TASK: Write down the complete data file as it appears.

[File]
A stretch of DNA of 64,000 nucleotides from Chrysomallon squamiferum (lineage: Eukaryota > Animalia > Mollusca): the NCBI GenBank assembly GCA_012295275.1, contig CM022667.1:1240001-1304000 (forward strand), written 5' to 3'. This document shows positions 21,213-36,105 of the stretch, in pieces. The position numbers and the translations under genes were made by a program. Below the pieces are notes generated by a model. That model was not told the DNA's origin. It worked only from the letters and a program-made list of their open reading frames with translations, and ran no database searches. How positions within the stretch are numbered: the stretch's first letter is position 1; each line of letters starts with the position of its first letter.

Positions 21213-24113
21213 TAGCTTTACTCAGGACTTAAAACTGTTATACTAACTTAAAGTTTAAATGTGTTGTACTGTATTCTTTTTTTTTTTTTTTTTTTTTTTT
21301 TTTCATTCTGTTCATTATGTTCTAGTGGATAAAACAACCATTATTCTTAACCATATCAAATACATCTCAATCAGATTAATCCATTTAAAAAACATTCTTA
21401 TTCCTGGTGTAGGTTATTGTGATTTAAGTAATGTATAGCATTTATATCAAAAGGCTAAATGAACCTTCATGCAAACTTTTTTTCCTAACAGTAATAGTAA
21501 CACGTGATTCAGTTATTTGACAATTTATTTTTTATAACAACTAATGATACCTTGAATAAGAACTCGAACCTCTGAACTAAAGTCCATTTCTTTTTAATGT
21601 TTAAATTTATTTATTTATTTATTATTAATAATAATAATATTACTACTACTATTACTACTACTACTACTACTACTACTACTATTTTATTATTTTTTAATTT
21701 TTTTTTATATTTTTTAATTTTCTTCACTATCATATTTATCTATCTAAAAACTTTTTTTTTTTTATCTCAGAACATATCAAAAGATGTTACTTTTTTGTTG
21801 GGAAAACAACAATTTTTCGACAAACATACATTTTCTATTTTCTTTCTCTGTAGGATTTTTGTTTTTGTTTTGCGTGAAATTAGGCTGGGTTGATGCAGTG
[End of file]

A stretch of DNA of 64,000 nucleotides from Chrysomallon squamiferum (lineage: Eukaryota > Animalia > Mollusca): the NCBI GenBank assembly GCA_012295275.1, contig CM022667.1:1240001-1304000 (forward strand), written 5' to 3'. This document shows positions 21,213-36,105 of the stretch, in pieces. The position numbers and the translations under genes were made by a program. Below the pieces are notes generated by a model. That model was not told the DNA's origin. It worked only from the letters and a program-made list of their open reading frames with translations, and ran no database searches. How positions within the stretch are numbered: the stretch's first letter is position 1; each line of letters starts with the position of its first letter.

Positions 21213-24113
21213 TAGCTTTACTCAGGACTTAAAACTGTTATACTAACTTAAAGTTTAAATGTGTTGTACTGTATTCTTTTTTTTTTTTTTTTTTTTTTTT
21301 TTTCATTCTGTTCATTATGTTCTAGTGGATAAAACAACCATTATTCTTAACCATATCAAATACATCTCAATCAGATTAATCCATTTAAAAAACATTCTTA
21401 TTCCTGGTGTAGGTTATTGTGATTTAAGTAATGTATAGCATTTATATCAAAAGGCTAAATGAACCTTCATGCAAACTTTTTTTCCTAACAGTAATAGTAA
21501 CACGTGATTCAGTTATTTGACAATTTATTTTTTATAACAACTAATGATACCTTGAATAAGAACTCGAACCTCTGAACTAAAGTCCATTTCTTTTTAATGT
21601 TTAAATTTATTTATTTATTTATTATTAATAATAATAATATTACTACTACTATTACTACTACTACTACTACTACTACTACTATTTTATTATTTTTTAATTT
21701 TTTTTTATATTTTTTAATTTTCTTCACTATCATATTTATCTATCTAAAAACTTTTTTTTTTTTATCTCAGAACATATCAAAAGATGTTACTTTTTTGTTG
21801 GGAAAACAACAATTTTTCGACAAACATACATTTTCTATTTTCTTTCTCTGTAGGATTTTTGTTTTTGTTTTGCGTGAAATTAGGCTGGGTTGATGCAGTG